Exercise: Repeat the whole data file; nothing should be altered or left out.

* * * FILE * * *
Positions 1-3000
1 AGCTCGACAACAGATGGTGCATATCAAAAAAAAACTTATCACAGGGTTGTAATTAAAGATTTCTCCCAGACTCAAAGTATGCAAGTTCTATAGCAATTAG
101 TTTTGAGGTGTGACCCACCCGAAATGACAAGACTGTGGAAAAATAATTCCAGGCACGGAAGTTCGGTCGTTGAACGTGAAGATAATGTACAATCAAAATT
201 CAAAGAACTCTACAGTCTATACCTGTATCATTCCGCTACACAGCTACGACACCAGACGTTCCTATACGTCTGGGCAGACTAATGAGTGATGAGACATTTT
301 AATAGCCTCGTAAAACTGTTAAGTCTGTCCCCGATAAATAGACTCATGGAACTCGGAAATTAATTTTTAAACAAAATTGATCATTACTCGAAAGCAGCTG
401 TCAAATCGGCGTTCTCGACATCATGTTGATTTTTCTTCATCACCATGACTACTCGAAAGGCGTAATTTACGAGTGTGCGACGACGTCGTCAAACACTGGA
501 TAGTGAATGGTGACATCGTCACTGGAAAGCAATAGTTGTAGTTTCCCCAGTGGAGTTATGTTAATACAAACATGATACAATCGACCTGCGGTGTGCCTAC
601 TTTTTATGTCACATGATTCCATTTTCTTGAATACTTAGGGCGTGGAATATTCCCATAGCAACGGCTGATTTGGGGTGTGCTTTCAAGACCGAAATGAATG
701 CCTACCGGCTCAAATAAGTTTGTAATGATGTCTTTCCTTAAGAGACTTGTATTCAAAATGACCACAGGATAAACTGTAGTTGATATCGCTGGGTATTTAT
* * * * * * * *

Positions 1-3000
1 AGCTCGACAACAGATGGTGCATATCAAAAAAAAACTTATCACAGGGTTGTAATTAAAGATTTCTCCCAGACTCAAAGTATGCAAGTTCTATAGCAATTAG
101 TTTTGAGGTGTGACCCACCCGAAATGACAAGACTGTGGAAAAATAATTCCAGGCACGGAAGTTCGGTCGTTGAACGTGAAGATAATGTACAATCAAAATT
201 CAAAGAACTCTACAGTCTATACCTGTATCATTCCGCTACACAGCTACGACACCAGACGTTCCTATACGTCTGGGCAGACTAATGAGTGATGAGACATTTT
301 AATAGCCTCGTAAAACTGTTAAGTCTGTCCCCGATAAATAGACTCATGGAACTCGGAAATTAATTTTTAAACAAAATTGATCATTACTCGAAAGCAGCTG
401 TCAAATCGGCGTTCTCGACATCATGTTGATTTTTCTTCATCACCATGACTACTCGAAAGGCGTAATTTACGAGTGTGCGACGACGTCGTCAAACACTGGA
501 TAGTGAATGGTGACATCGTCACTGGAAAGCAATAGTTGTAGTTTCCCCAGTGGAGTTATGTTAATACAAACATGATACAATCGACCTGCGGTGTGCCTAC
601 TTTTTATGTCACATGATTCCATTTTCTTGAATACTTAGGGCGTGGAATATTCCCATAGCAACGGCTGATTTGGGGTGTGCTTTCAAGACCGAAATGAATG
701 CCTACCGGCTCAAATAAGTTTGTAATGATGTCTTTCCTTAAGAGACTTGTATTCAAAATGACCACAGGATAAACTGTAGTTGATATCGCTGGGTATTTAT